13) Will the drive for a higher minimum wage become a national issue, or will minimum-wage hikes continue only at the state and local levels? And will the combination of a low unemployment rate and stagnant wages be seen as a problem presidential candidates must address, or simply a new economic reality?
14) After the Supreme Court decision legalizing same-sex marriage at the national level, will there be momentum for a federal law banning anti-gay discrimination in employment and housing—or will the debate shift to “religious freedom” laws protecting the right not to associate with gays and lesbians? (And is the case of Kentucky county clerk Kim Davis, brieflyjailed for refusing to issue marriage licenses, the beginning or the end of resistance to the Supreme Court decision?)
15) Will caucusgoers and primary voters in Iowa and New Hampshire—or, rather, the tiny minority of them who will speak to pollsters this fall—try to justify their states’ exalted reputation for independence by boosting long-shot candidates? Will those candidates be Ben Carson in Iowa and John Kasich in New Hampshire, or have they already peaked? And will political scientists get anywhere pointing out that poor response rates are making public opinion polls less and less reliable?
16) Will Joe Biden run for president? If yes, will display heretofore hidden talents at assembling a national campaign, or will he simply show up at debates? And if he runs, will he receive absolution from Sen. Elizabeth Warren for carrying the water for credit-card companies based in Delaware?
17) Will Republican elected officials finally make endorsements in the presidential race (they’ve been unusually quiet), and will they matter?
18) Can Donald Trump sustain his presidential campaign with urban legends and generalities, or will he be forced to come up with policy specifics? Does he care that New York Times columnist David Brooks daydreams about a “sensible Donald Trump” appearing on the scene to channel “disgust for the political system” into “the notion that we are still one people, compelled by love of country to live with one another”? (Does Brooks realize that Jeb! is already that candidate and isn’t doing so well?) Will there be a heavy advertising campaign against Trump, and who will fund it—other candidates, super PACs, or anti-tax think tanks?
19) Will proponents of immigration and advocates for immigrants—and perhaps the pope and even the contry of Mexico itself—fight back against the rhetoric of Donald Trump and other Republicans? Contra Hillary Clinton, are personal stories and appeals to the heart the best strategy against Trump? Will attitudes toward immigrants change in light of the Syrian refugee crisis, and will Democrat Martin O’Malley and the more cautious Republican Marco Rubio find support for accepting more refugees in the U.S.?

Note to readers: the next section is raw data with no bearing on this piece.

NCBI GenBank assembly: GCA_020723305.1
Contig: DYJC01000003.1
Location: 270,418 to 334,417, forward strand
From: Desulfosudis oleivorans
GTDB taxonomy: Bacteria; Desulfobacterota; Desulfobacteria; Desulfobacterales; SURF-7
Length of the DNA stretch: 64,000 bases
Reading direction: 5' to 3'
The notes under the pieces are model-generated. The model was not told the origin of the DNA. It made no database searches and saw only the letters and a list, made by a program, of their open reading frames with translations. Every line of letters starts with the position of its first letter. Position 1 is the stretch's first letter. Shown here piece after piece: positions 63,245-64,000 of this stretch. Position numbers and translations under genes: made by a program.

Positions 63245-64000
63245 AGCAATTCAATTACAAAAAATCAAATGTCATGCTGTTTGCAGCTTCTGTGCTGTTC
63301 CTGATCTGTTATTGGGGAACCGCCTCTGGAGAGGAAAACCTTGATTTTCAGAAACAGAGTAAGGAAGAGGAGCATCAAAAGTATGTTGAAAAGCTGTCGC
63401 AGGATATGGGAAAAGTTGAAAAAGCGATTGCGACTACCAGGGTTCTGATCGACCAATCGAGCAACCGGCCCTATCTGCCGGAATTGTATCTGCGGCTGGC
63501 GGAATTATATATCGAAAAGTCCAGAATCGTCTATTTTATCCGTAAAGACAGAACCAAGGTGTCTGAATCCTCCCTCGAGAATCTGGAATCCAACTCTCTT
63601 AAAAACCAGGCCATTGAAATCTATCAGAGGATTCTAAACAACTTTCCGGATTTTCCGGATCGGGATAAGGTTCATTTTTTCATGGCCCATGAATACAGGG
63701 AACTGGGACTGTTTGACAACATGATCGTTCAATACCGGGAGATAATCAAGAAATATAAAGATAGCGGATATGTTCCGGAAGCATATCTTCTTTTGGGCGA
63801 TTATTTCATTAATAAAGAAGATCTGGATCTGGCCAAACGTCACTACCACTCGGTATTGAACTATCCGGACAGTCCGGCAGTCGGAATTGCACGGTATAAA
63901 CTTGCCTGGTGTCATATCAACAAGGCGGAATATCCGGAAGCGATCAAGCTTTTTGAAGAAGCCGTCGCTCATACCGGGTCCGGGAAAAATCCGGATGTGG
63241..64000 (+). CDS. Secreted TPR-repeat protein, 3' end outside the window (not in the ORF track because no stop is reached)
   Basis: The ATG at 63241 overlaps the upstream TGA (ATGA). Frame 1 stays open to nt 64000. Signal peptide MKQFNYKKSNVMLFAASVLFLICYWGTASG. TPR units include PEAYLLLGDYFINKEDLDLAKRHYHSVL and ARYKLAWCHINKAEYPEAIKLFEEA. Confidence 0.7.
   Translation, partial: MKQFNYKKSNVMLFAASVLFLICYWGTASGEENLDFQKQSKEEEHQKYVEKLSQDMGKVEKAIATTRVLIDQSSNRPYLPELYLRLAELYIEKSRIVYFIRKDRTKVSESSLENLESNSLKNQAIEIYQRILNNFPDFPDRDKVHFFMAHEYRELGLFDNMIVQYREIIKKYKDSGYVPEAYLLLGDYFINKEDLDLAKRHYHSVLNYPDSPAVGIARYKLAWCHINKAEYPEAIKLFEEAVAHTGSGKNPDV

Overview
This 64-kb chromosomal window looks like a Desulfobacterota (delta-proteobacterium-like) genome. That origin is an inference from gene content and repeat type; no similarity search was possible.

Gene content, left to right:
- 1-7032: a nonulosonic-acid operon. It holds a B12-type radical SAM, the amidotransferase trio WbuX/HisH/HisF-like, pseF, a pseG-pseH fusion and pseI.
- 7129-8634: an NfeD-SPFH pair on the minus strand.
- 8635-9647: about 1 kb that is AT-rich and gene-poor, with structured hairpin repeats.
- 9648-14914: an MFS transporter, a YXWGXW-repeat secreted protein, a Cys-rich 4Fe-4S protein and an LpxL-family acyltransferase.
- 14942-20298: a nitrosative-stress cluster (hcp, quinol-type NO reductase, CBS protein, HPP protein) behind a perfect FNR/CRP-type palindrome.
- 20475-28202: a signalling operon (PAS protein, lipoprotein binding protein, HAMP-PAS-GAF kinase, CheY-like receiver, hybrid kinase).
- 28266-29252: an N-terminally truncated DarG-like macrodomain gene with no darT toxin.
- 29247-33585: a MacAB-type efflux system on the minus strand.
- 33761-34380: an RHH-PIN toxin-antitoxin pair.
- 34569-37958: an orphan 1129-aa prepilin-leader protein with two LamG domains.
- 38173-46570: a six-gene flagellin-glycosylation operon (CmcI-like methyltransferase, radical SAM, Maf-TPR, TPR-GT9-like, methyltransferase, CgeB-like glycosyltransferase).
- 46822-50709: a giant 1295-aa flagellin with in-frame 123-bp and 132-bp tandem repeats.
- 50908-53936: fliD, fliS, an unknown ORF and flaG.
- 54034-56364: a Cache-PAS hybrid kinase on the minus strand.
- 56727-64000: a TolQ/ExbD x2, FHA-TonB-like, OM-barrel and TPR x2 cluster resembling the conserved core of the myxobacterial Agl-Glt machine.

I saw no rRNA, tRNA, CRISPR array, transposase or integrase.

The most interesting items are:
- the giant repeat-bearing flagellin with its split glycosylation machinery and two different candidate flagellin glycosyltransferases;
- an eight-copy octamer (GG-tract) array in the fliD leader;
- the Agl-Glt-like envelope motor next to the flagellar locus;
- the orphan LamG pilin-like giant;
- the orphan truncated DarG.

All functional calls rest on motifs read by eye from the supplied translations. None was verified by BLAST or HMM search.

20) Will Donald Trump put his name to a coherent tax plan, and will it be consistent with his past comments, such as: “I would let people making hundreds of millions of dollars-a-year pay some tax, because right now they are paying very little tax and I think it's outrageous”? In the meantime, will Jeb! Bush turn around his campaign with a more traditionally Republican promise to cut corporate and personal income taxes? In other words, is the enthusiastic support of Steve Forbes just what Bush needs to win the New Hampshire primary?
21) Will big campaign donors keep more than a dozen Republican presidential candidates in the race (even though primary voters usually just choose from the top two or three candidates)? Will millions of dollars in campaign commercials change the Republican race this fall, or at least take the focus off Donald Trump? And will candidates refuse to drop out after what were once thought campaign-ending moments (e.g., Rick Perry’s “Oops”) because Trump has survived worse?
22) Will the excitement around “outsider” candidates like Trump, Carson, and Sanders lead to more Americans registering to vote in time to participate in next winter’s primaries and caucuses? Or will it simply lead to Facebook unfriendings and revoked Thanksgiving invitations?
23) Will there be a serious fight for control of the U.S. Senate and House next year—i.e., will the Democrats recruit strong candidates this fall, when there’s still time to build campaigns? For example, will the Democrats convince New Hampshire Gov. Maggie Hassan to challenge incumbent Republican Kelly Ayotte?
24) Will access to affordable housing become as big a political issue as access to health care? Will there be a backlash to “smart growth” development policies? Will there be support for policies aimed at reducing housing segregation (which results in racially segregated public schools), or will such efforts be dismissed as “social engineering”?
25) What will be the next great political series on television? Will “Scandal” continue to reign, or will “Madam Secretary” get more buzz in its second season? Will “The Good Wife” plausibly pull off its promised storyline of Peter Florrick running for president against Hillary Clinton—and is there a beloved Broadway actor on deck to play Bernie Sanders if necessary?